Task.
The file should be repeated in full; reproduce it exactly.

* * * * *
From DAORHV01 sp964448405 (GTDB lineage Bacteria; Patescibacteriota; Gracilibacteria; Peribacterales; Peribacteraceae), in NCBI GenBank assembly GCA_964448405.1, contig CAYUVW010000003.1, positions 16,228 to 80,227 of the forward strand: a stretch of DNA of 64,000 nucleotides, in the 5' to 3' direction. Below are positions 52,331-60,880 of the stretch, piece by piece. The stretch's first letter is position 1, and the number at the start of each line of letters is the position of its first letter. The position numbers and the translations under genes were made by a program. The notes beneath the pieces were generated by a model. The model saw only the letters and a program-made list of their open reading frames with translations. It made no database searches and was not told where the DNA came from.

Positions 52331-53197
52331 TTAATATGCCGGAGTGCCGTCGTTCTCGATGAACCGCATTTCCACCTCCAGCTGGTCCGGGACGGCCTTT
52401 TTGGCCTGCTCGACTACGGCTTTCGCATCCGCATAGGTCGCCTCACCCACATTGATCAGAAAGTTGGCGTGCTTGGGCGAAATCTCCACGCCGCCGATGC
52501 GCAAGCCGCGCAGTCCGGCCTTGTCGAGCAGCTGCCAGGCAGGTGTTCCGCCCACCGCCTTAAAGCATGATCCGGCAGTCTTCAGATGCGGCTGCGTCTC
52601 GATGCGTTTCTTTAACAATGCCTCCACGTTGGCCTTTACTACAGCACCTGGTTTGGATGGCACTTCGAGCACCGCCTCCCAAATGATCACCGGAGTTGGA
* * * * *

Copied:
From DAORHV01 sp964448405 (GTDB lineage Bacteria; Patescibacteriota; Gracilibacteria; Peribacterales; Peribacteraceae), in NCBI GenBank assembly GCA_964448405.1, contig CAYUVW010000003.1, positions 16,228 to 80,227 of the forward strand: a stretch of DNA of 64,000 nucleotides, in the 5' to 3' direction. Below are positions 52,331-60,880 of the stretch, piece by piece. The stretch's first letter is position 1, and the number at the start of each line of letters is the position of its first letter. The position numbers and the translations under genes were made by a program. The notes beneath the pieces were generated by a model. The model saw only the letters and a program-made list of their open reading frames with translations. It made no database searches and was not told where the DNA came from.

Positions 52331-53197
52331 TTAATATGCCGGAGTGCCGTCGTTCTCGATGAACCGCATTTCCACCTCCAGCTGGTCCGGGACGGCCTTT
52401 TTGGCCTGCTCGACTACGGCTTTCGCATCCGCATAGGTCGCCTCACCCACATTGATCAGAAAGTTGGCGTGCTTGGGCGAAATCTCCACGCCGCCGATGC
52501 GCAAGCCGCGCAGTCCGGCCTTGTCGAGCAGCTGCCAGGCAGGTGTTCCGCCCACCGCCTTAAAGCATGATCCGGCAGTCTTCAGATGCGGCTGCGTCTC
52601 GATGCGTTTCTTTAACAATGCCTCCACGTTGGCCTTTACTACAGCACCTGGTTTGGATGGCACTTCGAGCACCGCCTCCCAAATGATCACCGGAGTTGGA